Seismic events stick in the memory forever in terms of the ability to recall where you were the exact moment you heard the news.
Whether it's JFK being assassinated or man landing on the moon for the elder generation or the Twin Towers tragedy for those much younger, there are incidents that appear frozen in time as you can instantly be transported back to that date and time.
For those now constantly glued to Twitter, Facebook, the Internet and Sky Sports News, the idea that word of mouth would pass on the biggest of stories probably seems dreadfully antiquated. Yet that is how things were back on 26 November 1992, when I was at the University and certainly more focused on United's striking problems than my Sociology degree.
I'd had an early start in the morning - well, early for a student; it was probably only a 9am lecture - and had just made the long walk to the campus when I bumped into one of my flat-mates, a Liverpool fan. He immediately asked me if I'd heard the news but I was totally in the dark.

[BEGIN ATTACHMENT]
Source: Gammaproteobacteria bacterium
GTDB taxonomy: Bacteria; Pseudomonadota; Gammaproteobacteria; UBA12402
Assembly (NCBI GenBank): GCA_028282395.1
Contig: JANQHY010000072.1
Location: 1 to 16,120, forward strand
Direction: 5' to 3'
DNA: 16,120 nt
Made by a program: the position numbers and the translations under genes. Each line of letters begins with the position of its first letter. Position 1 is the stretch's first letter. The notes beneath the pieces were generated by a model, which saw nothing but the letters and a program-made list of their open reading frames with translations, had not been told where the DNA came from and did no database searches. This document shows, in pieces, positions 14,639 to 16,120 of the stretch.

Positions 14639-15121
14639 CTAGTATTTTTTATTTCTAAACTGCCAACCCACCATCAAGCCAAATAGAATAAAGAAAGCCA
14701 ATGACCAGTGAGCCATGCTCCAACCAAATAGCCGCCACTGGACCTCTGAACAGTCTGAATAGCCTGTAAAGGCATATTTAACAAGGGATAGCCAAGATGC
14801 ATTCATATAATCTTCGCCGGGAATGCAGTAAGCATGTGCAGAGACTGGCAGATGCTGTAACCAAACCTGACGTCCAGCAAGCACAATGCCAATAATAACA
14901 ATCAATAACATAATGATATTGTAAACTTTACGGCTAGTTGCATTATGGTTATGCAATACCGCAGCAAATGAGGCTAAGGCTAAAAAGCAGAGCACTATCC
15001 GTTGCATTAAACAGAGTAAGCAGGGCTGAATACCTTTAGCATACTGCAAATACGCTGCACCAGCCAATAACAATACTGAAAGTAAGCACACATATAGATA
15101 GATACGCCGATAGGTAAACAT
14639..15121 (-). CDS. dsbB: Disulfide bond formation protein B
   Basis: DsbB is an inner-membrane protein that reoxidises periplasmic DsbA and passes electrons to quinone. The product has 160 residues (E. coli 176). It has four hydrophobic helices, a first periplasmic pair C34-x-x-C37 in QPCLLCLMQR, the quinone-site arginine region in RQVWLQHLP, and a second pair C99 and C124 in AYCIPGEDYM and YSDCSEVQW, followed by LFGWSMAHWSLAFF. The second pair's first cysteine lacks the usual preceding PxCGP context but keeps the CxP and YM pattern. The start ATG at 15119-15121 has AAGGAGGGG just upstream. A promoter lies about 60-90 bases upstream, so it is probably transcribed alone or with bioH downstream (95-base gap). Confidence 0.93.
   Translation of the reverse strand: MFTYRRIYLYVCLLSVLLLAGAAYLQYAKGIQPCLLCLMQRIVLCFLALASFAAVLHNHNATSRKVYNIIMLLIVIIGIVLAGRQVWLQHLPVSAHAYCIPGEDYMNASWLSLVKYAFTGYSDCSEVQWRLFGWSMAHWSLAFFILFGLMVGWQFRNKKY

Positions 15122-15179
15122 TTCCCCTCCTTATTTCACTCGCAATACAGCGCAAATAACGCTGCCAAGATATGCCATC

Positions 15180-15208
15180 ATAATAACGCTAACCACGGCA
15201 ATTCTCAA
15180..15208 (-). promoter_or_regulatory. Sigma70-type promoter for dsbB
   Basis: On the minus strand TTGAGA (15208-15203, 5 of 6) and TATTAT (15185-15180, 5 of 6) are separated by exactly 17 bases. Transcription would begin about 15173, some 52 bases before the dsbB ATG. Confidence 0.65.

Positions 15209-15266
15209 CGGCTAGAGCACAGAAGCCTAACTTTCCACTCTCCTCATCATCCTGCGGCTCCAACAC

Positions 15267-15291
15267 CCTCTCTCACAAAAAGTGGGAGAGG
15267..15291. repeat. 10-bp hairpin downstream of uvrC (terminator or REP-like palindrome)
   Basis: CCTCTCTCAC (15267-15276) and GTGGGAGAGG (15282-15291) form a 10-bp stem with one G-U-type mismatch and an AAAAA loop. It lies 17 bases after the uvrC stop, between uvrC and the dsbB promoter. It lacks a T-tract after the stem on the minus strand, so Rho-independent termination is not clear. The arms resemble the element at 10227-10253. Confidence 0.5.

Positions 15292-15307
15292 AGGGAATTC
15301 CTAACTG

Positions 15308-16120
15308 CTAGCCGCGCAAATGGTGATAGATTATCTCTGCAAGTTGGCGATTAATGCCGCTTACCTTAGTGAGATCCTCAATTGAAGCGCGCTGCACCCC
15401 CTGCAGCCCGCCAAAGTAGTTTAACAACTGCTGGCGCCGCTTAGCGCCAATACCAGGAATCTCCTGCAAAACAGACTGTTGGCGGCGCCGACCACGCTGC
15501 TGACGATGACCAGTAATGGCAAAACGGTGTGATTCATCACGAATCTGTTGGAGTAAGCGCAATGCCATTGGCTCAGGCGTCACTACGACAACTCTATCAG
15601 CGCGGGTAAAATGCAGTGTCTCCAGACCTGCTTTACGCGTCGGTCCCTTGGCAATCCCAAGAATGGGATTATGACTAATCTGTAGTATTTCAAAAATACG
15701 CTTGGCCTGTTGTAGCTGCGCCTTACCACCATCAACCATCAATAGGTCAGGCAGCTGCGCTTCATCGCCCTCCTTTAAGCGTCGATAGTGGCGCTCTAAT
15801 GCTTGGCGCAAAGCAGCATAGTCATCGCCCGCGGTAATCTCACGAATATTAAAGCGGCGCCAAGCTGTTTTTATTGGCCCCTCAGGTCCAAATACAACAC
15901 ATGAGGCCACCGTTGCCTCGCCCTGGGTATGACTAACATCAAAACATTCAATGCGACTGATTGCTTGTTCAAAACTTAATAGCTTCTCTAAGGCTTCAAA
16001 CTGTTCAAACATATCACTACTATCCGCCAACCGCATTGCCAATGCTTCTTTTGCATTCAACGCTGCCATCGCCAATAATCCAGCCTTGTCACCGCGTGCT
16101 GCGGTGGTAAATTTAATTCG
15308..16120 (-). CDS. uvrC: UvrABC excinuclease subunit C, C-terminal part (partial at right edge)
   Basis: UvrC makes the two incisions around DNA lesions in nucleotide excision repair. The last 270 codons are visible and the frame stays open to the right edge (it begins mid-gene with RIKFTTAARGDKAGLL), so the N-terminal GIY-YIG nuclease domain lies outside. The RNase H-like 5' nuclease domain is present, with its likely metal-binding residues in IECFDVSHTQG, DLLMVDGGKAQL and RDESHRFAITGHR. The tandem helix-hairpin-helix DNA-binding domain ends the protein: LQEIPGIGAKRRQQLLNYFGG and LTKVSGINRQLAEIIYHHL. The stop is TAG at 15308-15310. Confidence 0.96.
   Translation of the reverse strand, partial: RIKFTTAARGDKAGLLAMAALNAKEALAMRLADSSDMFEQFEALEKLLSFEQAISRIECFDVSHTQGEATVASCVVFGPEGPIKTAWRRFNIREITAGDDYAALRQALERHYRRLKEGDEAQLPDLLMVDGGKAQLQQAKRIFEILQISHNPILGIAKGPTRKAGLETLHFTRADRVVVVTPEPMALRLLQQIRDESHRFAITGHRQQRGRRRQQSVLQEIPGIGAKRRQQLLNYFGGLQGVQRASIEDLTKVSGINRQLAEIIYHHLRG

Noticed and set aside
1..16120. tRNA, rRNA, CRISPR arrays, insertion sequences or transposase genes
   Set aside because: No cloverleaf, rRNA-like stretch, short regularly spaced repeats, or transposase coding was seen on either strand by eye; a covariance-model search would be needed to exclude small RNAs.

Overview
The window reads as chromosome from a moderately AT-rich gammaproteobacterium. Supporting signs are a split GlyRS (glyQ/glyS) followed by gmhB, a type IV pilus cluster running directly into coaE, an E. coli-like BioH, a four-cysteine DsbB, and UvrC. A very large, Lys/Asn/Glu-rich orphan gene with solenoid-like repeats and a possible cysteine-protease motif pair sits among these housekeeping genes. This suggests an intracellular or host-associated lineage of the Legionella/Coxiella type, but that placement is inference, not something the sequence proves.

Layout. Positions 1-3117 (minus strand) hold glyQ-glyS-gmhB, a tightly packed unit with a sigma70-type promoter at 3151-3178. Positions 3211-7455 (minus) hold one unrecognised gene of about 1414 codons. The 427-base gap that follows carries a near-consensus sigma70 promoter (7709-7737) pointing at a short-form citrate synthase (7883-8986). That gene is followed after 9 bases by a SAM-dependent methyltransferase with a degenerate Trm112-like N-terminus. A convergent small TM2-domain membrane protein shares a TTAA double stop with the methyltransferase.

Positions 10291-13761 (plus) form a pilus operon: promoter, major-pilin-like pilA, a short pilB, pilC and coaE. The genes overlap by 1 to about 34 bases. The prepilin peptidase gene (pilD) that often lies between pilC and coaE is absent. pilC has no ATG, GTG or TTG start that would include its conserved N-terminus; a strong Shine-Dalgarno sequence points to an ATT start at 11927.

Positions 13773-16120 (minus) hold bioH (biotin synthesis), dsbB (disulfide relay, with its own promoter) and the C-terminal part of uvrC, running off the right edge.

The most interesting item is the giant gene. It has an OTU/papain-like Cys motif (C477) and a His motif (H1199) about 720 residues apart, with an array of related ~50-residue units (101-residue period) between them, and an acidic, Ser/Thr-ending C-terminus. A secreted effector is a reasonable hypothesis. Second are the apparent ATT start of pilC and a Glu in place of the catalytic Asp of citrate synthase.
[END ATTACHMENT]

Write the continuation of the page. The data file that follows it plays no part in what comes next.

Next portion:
"United have signed a striker," he revealed. "Guess who it is."
I could hardly conceal my excitement. Alex Ferguson had been in need of a new goalscorer for some time following Dion Dublin's injury and losing out to Blackburn for Alan Shearer. Inevitably, numerous names had been linked in the media and I swiftly enquired if it was David Hirst.
Sheffield Wednesday had gone public with their rejection of a £3.5million bid for their old-fashioned centre-forward, who seemed to have the annoying habit of always scoring against United - something Les Ferdinand was also able to master. In fact, I remember being so angry when he netted a winner in a match on my very first weekend at University that I kicked a wall in frustration and ruined a pair of trainers as a result.
No, it wasn't Hirst. Darko Pancev was one of the most prolific marksmen in Europe and would have